position then there is no net force
Force
In physics, a force is any influence that causes an object to undergo a change in speed, a change in direction, or a change in shape. In other words, a force is that which can cause an object with mass to change its velocity , i.e., to accelerate, or which can cause a flexible object to deform...

 acting on the mass. However, if the mass is displaced from the equilibrium position,a restoring elastic
Elasticity (physics)
In physics, elasticity is the physical property of a material that returns to its original shape after the stress that made it deform or distort is removed. The relative amount of deformation is called the strain....

 force which obeys Hooke's law
Hooke's law
In mechanics, and physics, Hooke's law of elasticity is an approximation that states that the extension of a spring is in direct proportion with the load applied to it. Many materials obey this law as long as the load does not exceed the material's elastic limit. Materials for which Hooke's law...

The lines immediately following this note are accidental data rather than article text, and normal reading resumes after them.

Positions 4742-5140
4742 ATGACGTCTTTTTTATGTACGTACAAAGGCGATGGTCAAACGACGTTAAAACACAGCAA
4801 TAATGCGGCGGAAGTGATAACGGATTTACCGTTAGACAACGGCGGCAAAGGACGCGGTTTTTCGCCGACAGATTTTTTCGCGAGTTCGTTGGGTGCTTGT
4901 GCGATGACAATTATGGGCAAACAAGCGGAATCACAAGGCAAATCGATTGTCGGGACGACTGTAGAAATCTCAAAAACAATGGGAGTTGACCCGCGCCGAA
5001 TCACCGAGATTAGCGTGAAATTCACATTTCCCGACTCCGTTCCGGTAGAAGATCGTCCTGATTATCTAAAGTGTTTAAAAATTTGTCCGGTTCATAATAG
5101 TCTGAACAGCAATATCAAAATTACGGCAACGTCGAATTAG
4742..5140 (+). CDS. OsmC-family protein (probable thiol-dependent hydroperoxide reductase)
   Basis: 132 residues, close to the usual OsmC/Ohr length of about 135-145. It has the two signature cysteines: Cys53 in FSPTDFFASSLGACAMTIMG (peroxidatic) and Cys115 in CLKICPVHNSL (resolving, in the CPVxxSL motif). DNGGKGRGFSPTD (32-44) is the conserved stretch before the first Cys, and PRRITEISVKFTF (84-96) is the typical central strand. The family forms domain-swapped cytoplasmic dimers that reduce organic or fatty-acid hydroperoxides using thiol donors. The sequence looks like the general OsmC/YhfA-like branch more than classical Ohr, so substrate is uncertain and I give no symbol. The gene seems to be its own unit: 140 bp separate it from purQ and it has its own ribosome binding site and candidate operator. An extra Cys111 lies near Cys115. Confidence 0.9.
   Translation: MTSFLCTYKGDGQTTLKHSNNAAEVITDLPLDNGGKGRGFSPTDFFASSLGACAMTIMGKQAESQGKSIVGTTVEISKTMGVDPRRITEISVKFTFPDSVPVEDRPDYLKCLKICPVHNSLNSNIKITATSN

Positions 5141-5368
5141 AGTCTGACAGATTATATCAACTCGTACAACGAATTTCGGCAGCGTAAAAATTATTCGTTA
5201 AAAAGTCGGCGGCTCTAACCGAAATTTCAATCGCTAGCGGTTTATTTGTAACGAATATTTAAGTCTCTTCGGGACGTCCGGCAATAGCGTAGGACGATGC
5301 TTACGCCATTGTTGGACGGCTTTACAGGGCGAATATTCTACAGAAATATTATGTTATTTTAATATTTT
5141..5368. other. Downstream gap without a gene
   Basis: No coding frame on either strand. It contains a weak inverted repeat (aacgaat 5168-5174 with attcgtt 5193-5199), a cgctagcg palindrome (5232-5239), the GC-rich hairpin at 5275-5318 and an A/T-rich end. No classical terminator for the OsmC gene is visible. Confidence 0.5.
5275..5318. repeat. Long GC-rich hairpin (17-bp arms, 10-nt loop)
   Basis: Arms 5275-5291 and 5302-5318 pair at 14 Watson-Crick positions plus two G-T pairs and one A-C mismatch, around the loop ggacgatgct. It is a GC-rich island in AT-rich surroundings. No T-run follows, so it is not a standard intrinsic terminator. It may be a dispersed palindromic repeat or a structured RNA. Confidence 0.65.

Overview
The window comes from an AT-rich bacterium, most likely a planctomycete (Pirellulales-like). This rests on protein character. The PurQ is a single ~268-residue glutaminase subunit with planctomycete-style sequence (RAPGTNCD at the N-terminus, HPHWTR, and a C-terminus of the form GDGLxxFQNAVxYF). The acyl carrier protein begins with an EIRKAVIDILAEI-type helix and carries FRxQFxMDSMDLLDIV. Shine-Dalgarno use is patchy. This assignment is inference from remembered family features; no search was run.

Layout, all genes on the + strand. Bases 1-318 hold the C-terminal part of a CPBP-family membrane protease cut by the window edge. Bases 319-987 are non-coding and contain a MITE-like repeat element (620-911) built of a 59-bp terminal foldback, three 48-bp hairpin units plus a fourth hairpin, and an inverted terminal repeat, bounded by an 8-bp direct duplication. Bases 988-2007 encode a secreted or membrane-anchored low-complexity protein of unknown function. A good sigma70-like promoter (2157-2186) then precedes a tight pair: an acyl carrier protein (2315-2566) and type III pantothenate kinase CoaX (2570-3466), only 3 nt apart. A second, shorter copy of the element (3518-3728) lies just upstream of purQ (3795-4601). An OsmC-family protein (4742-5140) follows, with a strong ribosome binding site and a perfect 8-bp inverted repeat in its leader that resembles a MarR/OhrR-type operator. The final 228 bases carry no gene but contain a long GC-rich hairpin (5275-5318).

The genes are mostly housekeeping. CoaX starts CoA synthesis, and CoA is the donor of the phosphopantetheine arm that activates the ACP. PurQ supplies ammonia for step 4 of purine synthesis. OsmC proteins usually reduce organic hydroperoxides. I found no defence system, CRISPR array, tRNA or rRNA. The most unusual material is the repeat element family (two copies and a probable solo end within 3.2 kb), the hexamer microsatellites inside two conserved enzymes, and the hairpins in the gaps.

is exerted by the spring.

Mathematically, the restoring force F is given by
where F is the restoring elastic force exerted by the spring (in SI
International System of Units
The International System of Units is the modern form of the metric system and is generally a system of units of measurement devised around seven base units and the convenience of the number ten. The older metric system included several groups of units...

 units: N), k is the spring constant
Hooke's law
In mechanics, and physics, Hooke's law of elasticity is an approximation that states that the extension of a spring is in direct proportion with the load applied to it. Many materials obey this law as long as the load does not exceed the material's elastic limit. Materials for which Hooke's law...